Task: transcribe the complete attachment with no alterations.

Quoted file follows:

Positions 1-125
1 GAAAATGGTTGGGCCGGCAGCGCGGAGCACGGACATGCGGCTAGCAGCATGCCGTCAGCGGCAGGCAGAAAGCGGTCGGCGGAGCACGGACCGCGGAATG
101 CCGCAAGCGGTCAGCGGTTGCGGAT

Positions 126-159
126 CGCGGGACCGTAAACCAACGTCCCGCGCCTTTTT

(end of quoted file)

Positions 1-125
1 GAAAATGGTTGGGCCGGCAGCGCGGAGCACGGACATGCGGCTAGCAGCATGCCGTCAGCGGCAGGCAGAAAGCGGTCGGCGGAGCACGGACCGCGGAATG
101 CCGCAAGCGGTCAGCGGTTGCGGAT

Positions 126-159
126 CGCGGGACCGTAAACCAACGTCCCGCGCCTTTTT